A year ago this week, Egyptian security forces launched the most brutal phase of their weeks-long crackdown on supporters of the then recently deposed president and leading Muslim Brotherhood figure, Mohammed Morsi. Pro-Morsi protesters, having been battling Egpyt’s then interim leader, General Sisi, for weeks, had retreated to Rab’a al-Adawiya square. There, with makeshift medical facilities available, they sought respite. But on 14 August this all came to a bloody end. Personnel carriers, bulldozers, ground troops and snipers entered the square from each of the four main entrances, launched tear gas and opened fire. At least 1,000 pro-Morsi supporters were killed over the following few hours.
All the grisly details of the Egyptian state’s brutal suppression of pro-Morsi supporters in the few weeks following the Sisi-led coup d’etat can be found in a new Human Rights Watch report, All According to Plan: The Rab’a Massacre and Mass Killings of Protesters in Egypt. That a report about Sisi’s year-old crackdown has caused such a stir now, with some seemingly surprised to learn about the extent of the massacre, is testament to what spiked identified at the time as Western commentators’ and politicians’ silence on the tyranny in Egypt. Still, HRW presents a damning picture of the actions of the Egyptian security apparatus. In the words of HRW director Kenneth Roth: ‘The legacy of the Rab’a massacre continues to cast a dark shadow over Egypt. Egypt will not move forward until it comes to terms with this bloody stain on its history.’
In an obvious sense, Roth is right. The systematic and widespread killing of those opposed to Sisi’s coup d’etat does cast a shadow over Sisi’s continued leadership of Egypt. (Although the very fact that he gained power by force ought to have been enough to set most democratic alarm bells ringing even before he began massacring opponents.) Yet there’s something almost wilfully myopic about HRW’s tale. It seems to treat the murderous brutality of the Egyptian army and police force in isolation. It’s as if the massacres of those dispiriting few weeks are being packaged up as something malign but separate from the broader context in which they took place. This perhaps explains why HRW can be so blissfully disingenuous when proferring its recommendations: the perpetrators should be punished by Egyptian prosecutors; and the international community should ensure this happens by threatening Egypt’s government with the withdrawal of aid and assistance and a trip to the International Criminal Court. That is, as HRW sees it, there is no problem with Egypt that cannot be fixed by a bit of international meddling. And then the bloody stain on Egypt’s history will be wiped clean away.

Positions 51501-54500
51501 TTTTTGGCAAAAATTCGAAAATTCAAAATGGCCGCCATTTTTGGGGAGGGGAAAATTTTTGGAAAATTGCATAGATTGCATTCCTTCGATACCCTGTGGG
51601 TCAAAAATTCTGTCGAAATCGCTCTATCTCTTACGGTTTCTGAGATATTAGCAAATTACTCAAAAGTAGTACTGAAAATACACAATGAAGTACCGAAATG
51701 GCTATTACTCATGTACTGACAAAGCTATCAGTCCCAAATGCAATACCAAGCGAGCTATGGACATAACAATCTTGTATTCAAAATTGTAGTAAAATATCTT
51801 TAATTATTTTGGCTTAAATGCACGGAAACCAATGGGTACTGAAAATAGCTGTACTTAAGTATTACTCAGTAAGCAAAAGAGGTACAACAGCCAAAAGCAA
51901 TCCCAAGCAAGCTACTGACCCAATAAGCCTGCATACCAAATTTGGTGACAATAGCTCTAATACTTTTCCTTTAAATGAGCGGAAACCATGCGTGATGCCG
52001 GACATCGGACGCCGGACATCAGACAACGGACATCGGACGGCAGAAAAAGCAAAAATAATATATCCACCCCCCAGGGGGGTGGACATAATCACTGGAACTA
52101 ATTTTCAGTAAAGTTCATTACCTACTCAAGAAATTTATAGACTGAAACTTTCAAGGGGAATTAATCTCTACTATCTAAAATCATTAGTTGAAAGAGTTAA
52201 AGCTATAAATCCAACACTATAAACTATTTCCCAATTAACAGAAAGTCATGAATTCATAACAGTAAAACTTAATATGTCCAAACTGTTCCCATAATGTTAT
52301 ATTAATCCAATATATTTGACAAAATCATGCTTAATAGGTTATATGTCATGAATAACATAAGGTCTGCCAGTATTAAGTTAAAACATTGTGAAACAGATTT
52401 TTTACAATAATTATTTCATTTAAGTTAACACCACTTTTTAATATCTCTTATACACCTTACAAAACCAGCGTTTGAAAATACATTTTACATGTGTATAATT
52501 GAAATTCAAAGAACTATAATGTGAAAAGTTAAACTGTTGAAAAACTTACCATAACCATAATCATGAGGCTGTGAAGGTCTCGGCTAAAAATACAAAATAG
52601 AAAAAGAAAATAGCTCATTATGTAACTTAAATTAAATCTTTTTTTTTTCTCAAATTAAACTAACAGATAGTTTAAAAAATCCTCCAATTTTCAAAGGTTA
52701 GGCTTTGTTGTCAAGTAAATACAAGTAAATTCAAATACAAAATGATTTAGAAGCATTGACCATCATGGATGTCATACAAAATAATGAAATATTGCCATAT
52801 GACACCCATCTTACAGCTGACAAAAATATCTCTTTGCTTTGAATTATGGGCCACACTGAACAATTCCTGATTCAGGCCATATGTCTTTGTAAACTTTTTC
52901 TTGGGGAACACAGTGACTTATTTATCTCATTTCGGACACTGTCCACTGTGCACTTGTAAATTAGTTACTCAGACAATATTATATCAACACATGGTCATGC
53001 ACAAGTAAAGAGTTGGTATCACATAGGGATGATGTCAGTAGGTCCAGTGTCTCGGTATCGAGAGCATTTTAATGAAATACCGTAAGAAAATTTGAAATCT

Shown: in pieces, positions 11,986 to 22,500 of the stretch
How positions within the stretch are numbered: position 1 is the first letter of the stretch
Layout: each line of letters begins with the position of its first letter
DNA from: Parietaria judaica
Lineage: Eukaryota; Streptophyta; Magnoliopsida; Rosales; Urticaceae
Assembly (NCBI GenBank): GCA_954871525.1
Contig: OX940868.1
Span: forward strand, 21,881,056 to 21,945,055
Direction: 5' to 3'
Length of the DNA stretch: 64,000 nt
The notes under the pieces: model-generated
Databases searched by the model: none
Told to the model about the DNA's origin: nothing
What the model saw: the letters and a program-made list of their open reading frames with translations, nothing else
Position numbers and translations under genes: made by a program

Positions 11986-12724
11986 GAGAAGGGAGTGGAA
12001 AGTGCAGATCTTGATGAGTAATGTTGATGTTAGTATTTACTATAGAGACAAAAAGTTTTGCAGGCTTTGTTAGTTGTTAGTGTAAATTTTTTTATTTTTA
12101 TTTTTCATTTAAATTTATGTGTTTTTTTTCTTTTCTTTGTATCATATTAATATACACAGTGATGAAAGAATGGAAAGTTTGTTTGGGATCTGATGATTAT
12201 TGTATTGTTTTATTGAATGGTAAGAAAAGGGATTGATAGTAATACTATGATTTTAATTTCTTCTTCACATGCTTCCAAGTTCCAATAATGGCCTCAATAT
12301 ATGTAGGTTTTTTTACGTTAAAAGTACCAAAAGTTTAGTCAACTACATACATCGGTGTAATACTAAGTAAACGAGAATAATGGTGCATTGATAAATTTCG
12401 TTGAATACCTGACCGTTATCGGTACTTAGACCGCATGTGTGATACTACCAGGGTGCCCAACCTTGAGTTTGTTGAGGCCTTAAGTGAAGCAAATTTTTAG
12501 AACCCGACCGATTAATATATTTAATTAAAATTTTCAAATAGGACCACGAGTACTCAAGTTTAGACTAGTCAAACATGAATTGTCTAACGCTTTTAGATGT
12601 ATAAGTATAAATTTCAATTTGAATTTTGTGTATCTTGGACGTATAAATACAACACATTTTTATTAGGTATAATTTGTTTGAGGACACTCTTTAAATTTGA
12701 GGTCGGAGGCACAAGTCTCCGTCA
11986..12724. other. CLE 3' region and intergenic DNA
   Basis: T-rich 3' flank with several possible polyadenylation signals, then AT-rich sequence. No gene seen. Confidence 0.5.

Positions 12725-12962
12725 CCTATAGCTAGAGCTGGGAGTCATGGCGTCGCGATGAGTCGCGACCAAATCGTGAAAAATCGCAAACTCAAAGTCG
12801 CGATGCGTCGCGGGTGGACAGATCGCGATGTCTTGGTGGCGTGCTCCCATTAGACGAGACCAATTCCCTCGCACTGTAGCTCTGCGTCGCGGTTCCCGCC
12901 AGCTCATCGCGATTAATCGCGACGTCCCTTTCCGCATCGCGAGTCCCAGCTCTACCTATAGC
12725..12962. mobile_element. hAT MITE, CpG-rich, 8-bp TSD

All of which determinedly misses the meaning of the massacres. They weren’t unfortunate moments of brutality ruining an otherwise well-functioning social-political arrangement. Rather, they were the consequence of a coup in which the military seized power, and, faced with thousands of supporters of the deposed but elected Morsi, sought to consolidate its incipient rule using the only real means it had at its illegitimate disposal: military might. The massacres cannot be separated from Sisi’s regime like an appendix from a HRW report; rather, they were essential to what is a military dictatorship.
And more disingenuous still, the so-called international community, really consisting of a few Western states, was not an oblivious bystander which, now it has been alerted to wrongdoing, will exercise its do-gooding will. Rather, it was complicit in the coup from the start. Fearful of the potential freedom and the democratic choices of Arab peoples, concerned that they would choose what the West deems to be the wrong leaders, and anxious in particular about Islamists, too many in the West were keen to see the downfall of Morsi, a figure who came to represent the democratic folly of the Arab Spring. The US or the UK might not have given Sisi the nod to depose Egypt’s first democratically elected leader, but they certainly smiled inwardly as the tanks rolled through Cairo.